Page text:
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Connecticut

Electric Choice in Connecticut

Connecticut began restructuring its electric market in the mid-90s, with electric choice becoming available for commercial and industrial businesses in 1998 and residents and small businesses in 2000. Since then, numerous retail electricity providers have entered the market, offering lower electric rates than default utilities.

Prior to deregulation, Connecticut’s utilities – Connecticut Light & Power (CL&P) and the United Illuminating Company (UI) – engaged in the purchase, transmission, distribution, and sale of electric supply and related services to residential, commercial and industrial customers in their respective areas of the state. Deregulation limited the scope of business that each utility was able to participate in, and required the utilities to mainly do business in the distribution and transmission of electricity – and not the sale of electric supply.

Customers that don’t participate in electric choice will still receive their electric supply from their default utility. But since the utility is not able to profit off the sale of electricity, they have practically no reason to compete with retail electricity providers that offer lower rates. Unless one plans on making a long-distance move, everyone should be taking advantage of the cost savings that comes along with electric choice.

Choosing a Retail Electricity Provider

The first step to choosing retail electricity provider is to view your list of options. Since there are dozens of providers that serve the state, we’ve created a FREE Compare & Switch Tool that minimizes time consuming work. Simply scroll to the top of the page, type in your zip code, and view a list of the best rates and plans from reliable providers in your area.

When browsing rates and plans, consider the following:

  1. Is the rate lower than what you are currently paying?
    • Electric rates are expressed as “cents per kWh”. You can find this rate – commonly known as the Price-to-Compare – on your electric bill.
  2. Is the rate variable or fixed?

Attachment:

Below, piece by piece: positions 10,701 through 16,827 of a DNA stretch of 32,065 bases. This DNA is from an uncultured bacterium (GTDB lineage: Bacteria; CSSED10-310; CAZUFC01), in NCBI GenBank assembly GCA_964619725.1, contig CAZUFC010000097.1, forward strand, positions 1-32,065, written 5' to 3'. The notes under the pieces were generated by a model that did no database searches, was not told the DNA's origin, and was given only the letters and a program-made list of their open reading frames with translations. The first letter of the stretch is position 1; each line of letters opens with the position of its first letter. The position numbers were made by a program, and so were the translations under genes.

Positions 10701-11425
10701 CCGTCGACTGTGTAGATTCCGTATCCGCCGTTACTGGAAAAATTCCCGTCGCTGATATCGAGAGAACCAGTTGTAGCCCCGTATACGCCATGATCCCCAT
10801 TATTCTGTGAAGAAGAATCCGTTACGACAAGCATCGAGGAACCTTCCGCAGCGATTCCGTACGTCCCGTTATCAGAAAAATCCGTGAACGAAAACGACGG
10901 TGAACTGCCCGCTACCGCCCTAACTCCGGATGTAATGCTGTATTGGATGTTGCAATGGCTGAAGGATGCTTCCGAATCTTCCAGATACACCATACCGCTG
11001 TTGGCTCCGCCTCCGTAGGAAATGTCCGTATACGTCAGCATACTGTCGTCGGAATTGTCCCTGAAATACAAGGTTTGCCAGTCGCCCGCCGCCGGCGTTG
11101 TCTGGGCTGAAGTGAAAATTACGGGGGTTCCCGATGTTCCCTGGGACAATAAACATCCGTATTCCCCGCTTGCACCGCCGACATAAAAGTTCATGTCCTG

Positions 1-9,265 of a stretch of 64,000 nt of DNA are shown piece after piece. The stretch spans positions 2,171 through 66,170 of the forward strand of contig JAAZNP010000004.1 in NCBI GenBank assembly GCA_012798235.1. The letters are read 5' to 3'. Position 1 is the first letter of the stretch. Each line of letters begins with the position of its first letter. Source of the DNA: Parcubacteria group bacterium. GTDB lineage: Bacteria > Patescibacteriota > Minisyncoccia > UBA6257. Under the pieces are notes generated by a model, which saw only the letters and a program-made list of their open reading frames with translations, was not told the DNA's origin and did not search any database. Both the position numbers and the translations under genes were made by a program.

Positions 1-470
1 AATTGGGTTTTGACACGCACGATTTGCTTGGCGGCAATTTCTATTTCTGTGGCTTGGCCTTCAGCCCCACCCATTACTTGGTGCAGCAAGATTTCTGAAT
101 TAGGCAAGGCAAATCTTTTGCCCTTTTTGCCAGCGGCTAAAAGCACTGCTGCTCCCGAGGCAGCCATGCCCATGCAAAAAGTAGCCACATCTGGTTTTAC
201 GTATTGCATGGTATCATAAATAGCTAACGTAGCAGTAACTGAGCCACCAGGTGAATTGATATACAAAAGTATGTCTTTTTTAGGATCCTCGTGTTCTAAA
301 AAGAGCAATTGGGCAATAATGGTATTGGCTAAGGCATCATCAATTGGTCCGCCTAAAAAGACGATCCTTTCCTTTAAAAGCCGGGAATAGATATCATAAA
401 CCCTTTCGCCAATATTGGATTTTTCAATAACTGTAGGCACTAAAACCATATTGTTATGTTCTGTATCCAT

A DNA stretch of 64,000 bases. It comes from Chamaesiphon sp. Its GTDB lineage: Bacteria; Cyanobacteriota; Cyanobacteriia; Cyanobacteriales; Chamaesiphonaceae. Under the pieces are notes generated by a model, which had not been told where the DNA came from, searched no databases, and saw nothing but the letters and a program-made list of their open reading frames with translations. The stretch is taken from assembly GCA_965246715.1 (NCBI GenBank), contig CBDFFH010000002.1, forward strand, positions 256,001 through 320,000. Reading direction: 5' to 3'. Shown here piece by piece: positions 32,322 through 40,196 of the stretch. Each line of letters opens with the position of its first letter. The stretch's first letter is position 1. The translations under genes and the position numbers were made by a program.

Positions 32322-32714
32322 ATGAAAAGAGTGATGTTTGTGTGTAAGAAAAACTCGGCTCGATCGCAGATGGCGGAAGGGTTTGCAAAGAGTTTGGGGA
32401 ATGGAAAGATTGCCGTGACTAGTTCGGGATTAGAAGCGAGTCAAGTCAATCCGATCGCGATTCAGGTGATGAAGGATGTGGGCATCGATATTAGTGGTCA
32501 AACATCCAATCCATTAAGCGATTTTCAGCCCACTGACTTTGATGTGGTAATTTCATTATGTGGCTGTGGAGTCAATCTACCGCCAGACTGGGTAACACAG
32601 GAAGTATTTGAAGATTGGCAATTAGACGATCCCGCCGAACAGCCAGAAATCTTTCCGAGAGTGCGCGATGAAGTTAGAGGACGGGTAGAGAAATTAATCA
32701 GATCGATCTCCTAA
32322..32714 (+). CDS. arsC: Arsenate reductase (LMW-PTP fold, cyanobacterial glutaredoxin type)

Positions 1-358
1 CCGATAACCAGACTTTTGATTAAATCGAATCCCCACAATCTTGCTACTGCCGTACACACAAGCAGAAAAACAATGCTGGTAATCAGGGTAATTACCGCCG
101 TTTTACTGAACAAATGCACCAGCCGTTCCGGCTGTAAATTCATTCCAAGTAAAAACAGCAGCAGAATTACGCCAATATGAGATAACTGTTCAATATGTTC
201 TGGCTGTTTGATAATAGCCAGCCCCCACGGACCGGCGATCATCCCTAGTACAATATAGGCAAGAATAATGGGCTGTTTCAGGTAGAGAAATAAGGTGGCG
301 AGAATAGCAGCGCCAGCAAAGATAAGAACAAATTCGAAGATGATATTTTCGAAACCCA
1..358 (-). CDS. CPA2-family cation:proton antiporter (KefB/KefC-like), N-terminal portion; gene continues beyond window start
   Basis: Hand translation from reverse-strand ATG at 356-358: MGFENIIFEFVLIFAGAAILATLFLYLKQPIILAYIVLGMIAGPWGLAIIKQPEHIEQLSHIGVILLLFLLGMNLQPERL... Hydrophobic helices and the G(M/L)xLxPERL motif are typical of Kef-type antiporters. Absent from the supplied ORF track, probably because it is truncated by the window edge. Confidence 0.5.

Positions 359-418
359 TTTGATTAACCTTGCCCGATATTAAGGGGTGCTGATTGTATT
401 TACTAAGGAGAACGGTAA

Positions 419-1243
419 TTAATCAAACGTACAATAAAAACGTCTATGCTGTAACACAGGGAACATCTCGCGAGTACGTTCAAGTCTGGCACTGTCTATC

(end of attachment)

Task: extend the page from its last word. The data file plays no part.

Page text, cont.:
• Variable rates can fluctuate daily or monthly, and are derived from the market price of electricity. Fixed rates allow customers to lock in a low rate for the contract duration. Fixed rates are recommended for typical electric customers.
  3. What is the length of the contract?
    • Contract terms can vary from variable rate monthly terms to 3- to 36-month fixed rate terms. The recommended contract length for the average electric customer is 12- to 24-months. When deciding, consider how low the rate is in comparison to what you are currently paying as well as cancellation fees in case you decide to switch again before the contract expires.
  4. What other incentives does the company offer?
    • Some companies offer incentives to switch such as sign-up bonuses, rewards programs, multiple bill-pay options, and more. If you are looking to use green/renewable electricity, many companies offer rates that are still below the default utility’s Price-to-Compare of non-renewable electricity.

Ten Minutes to Switch

Once you’ve selected a provider, simply call them and ask to switch. All you will need is your account information found on your most recent electric bill. There’s no need to contact UI or CL&P – the new provider will process everything for you.

Remember, your utility will continue to fix power outages, send your bill, and work with you for any customer service needs. The reliability of service will NOT change since it is the responsibility of either UI or CL&P, which are regulated by Connecticut’s  Public Utilities Regulatory Authority (PURA).